The Home Office recently announced an update to the Skilled Worker visa requirements. From 7 August 2023, Skilled Worker applicants will need to meet the new “genuineness requirement”.
What is the new Genuineness requirement?
As part of a Skilled Worker application, the caseworker will need to be satisfied that the migrant:
- Genuinely intends to undertake the role
- Is capable of undertaking the role
- Does not intend to undertake employment other than in the role for which they are being sponsored (there are some exemptions)
How will the Home Office assess this?
The Home Office may ask for additional information or may request that the applicant attend an interview in order to be satisfied that the genuineness requirement has been met.
During this assessment, the Home Office may take into account the applicant’s knowledge of the role, relevant experience and skills, knowledge of the sponsor in the UK and how they were recruited.
Failure to provide the information or attend the interview could lead to the refusal of the application.
Will all applications be scrutinised further?
The Home Office guidance states that caseworkers will not usually need to undertake further checks to establish that these requirements are met. This should only be done if, among other things, the caseworker has concerns that the employer is assigning unusually large numbers of Certificates of Sponsorship for the same type of role, there are reasonable grounds to suspect the applicant will not be working in the role, or there are other concerning factors.
To avoid any delays or issues, it may be worth submitting additional supporting documents to satisfy the genuineness requirement as part of new Skilled Worker visa applications.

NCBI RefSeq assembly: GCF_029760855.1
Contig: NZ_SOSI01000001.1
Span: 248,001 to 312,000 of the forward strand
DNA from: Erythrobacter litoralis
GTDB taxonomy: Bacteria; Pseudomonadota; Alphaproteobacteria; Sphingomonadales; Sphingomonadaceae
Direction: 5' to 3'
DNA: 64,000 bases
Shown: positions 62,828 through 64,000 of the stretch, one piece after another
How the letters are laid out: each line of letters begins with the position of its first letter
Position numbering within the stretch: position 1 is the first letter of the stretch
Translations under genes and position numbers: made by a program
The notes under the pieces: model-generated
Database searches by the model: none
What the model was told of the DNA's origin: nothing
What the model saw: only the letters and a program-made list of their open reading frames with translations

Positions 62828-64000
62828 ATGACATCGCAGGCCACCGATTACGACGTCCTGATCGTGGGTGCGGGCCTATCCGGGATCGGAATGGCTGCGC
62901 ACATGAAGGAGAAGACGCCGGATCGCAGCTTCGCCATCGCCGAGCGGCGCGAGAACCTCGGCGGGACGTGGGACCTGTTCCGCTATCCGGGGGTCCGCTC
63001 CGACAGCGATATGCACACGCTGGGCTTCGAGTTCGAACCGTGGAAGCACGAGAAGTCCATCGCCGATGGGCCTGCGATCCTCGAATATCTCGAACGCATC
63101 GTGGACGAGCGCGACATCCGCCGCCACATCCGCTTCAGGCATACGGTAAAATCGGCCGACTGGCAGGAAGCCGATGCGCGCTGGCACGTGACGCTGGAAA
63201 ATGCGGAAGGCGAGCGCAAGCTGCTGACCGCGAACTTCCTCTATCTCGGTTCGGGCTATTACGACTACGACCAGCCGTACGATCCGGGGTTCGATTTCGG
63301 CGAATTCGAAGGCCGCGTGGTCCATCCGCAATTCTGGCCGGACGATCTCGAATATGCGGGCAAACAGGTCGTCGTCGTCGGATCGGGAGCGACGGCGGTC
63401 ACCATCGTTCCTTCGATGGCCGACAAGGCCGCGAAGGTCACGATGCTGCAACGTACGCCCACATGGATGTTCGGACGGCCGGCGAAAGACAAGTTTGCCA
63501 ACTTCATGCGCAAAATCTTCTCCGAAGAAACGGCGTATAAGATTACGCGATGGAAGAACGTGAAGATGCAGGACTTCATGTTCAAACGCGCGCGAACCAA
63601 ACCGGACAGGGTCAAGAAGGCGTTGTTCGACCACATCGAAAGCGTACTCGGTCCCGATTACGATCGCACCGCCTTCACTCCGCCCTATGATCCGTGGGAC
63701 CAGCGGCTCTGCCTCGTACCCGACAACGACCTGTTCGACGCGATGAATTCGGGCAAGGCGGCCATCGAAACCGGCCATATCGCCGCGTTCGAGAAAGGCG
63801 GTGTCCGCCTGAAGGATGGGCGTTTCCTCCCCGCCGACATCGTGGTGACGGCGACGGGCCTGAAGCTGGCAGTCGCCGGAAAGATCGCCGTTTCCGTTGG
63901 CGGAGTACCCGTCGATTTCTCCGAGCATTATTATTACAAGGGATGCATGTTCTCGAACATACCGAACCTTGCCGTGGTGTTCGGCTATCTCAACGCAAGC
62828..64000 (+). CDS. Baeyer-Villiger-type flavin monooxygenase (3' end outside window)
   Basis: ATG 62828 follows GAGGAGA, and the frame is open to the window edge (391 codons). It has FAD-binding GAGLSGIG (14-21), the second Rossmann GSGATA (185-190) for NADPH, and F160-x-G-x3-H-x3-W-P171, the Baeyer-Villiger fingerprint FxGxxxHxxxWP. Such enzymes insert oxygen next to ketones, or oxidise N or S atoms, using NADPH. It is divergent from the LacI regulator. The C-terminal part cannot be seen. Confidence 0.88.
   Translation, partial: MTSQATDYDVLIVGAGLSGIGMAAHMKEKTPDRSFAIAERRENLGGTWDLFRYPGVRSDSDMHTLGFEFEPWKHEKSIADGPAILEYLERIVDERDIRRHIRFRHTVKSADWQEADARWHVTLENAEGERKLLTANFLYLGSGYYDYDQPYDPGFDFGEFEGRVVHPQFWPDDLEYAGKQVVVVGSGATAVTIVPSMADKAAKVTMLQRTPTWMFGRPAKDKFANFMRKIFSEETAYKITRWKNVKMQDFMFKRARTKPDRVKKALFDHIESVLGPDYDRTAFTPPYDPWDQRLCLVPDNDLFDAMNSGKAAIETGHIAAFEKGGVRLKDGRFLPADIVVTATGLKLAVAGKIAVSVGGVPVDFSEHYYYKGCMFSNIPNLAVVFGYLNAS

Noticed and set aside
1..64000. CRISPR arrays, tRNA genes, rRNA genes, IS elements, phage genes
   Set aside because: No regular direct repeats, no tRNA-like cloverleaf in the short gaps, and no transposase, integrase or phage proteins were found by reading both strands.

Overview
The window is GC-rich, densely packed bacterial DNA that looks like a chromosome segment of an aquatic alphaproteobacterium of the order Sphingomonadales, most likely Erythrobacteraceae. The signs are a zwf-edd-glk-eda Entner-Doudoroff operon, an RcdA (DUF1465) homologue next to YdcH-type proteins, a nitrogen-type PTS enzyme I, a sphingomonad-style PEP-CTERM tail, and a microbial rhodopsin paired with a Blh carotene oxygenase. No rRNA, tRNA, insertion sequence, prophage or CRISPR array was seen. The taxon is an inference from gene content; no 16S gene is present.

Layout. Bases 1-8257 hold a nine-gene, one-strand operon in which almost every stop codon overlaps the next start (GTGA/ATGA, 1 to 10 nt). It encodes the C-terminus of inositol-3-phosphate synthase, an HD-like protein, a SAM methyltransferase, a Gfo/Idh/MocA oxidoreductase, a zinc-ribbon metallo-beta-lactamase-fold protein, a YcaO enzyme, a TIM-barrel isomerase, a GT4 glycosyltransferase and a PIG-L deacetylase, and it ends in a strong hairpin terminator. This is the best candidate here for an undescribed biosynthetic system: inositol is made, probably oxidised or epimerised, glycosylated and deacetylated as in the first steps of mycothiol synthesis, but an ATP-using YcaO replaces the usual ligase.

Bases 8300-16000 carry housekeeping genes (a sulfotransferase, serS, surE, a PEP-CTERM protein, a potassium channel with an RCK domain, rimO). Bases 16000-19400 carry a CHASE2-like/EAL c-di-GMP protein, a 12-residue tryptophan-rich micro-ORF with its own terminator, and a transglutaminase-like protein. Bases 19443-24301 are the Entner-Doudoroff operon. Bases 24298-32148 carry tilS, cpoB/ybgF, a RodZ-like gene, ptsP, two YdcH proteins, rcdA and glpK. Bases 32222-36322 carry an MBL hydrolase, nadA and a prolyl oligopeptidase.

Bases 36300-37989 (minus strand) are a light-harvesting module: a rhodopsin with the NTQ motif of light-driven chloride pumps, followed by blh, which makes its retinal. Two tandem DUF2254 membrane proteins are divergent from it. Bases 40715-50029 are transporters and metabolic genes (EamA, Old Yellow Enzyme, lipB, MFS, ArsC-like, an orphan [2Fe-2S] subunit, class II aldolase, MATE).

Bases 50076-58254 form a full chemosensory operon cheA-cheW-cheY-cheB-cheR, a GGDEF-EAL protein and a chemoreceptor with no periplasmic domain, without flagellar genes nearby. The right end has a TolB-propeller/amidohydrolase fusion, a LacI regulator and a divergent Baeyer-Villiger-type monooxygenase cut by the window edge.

How Gherson can assist
Gherson’s Immigration Team are highly experienced in advising on UK visa matters. If you have any questions arising from this blog, please do not hesitate to contact us for advice, send us an e-mail, or, alternatively, follow us on Twitter, Facebook, Instagram, or LinkedIn to stay-up-to-date.
The information in this blog is for general information purposes only and does not purport to be comprehensive or to provide legal advice. Whilst every effort is made to ensure the information and law is current as of the date of publication it should be stressed that, due to the passage of time, this does not necessarily reflect the present legal position. Gherson accepts no responsibility for loss which may arise from accessing or reliance on information contained in this blog. For formal advice on the current law please do not hesitate to contact Gherson. Legal advice is only provided pursuant to a written agreement, identified as such, and signed by the client and by or on behalf of Gherson.